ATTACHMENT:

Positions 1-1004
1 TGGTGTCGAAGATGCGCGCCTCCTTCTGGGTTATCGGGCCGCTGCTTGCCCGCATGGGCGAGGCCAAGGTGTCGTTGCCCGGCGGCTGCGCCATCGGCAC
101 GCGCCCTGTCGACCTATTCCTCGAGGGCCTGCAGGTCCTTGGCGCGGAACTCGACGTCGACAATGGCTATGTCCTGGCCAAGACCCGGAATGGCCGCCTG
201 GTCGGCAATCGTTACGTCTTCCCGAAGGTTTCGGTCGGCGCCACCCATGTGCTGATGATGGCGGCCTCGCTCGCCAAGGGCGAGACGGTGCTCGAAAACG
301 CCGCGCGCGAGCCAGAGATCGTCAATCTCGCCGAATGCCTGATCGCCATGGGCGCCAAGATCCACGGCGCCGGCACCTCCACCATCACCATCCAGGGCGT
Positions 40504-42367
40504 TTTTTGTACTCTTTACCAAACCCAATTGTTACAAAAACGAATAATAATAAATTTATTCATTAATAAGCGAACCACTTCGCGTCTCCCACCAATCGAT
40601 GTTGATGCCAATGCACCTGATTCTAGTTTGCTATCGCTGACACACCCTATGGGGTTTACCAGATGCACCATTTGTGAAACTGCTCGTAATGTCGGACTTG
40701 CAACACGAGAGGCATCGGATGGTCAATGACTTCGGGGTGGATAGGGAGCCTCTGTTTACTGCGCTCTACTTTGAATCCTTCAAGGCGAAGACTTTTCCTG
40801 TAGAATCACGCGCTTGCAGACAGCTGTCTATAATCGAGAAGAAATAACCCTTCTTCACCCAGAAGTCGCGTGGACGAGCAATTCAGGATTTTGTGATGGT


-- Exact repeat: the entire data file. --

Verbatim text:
Positions 1-1004
1 TGGTGTCGAAGATGCGCGCCTCCTTCTGGGTTATCGGGCCGCTGCTTGCCCGCATGGGCGAGGCCAAGGTGTCGTTGCCCGGCGGCTGCGCCATCGGCAC
101 GCGCCCTGTCGACCTATTCCTCGAGGGCCTGCAGGTCCTTGGCGCGGAACTCGACGTCGACAATGGCTATGTCCTGGCCAAGACCCGGAATGGCCGCCTG
201 GTCGGCAATCGTTACGTCTTCCCGAAGGTTTCGGTCGGCGCCACCCATGTGCTGATGATGGCGGCCTCGCTCGCCAAGGGCGAGACGGTGCTCGAAAACG
301 CCGCGCGCGAGCCAGAGATCGTCAATCTCGCCGAATGCCTGATCGCCATGGGCGCCAAGATCCACGGCGCCGGCACCTCCACCATCACCATCCAGGGCGT
Positions 40504-42367
40504 TTTTTGTACTCTTTACCAAACCCAATTGTTACAAAAACGAATAATAATAAATTTATTCATTAATAAGCGAACCACTTCGCGTCTCCCACCAATCGAT
40601 GTTGATGCCAATGCACCTGATTCTAGTTTGCTATCGCTGACACACCCTATGGGGTTTACCAGATGCACCATTTGTGAAACTGCTCGTAATGTCGGACTTG
40701 CAACACGAGAGGCATCGGATGGTCAATGACTTCGGGGTGGATAGGGAGCCTCTGTTTACTGCGCTCTACTTTGAATCCTTCAAGGCGAAGACTTTTCCTG
40801 TAGAATCACGCGCTTGCAGACAGCTGTCTATAATCGAGAAGAAATAACCCTTCTTCACCCAGAAGTCGCGTGGACGAGCAATTCAGGATTTTGTGATGGT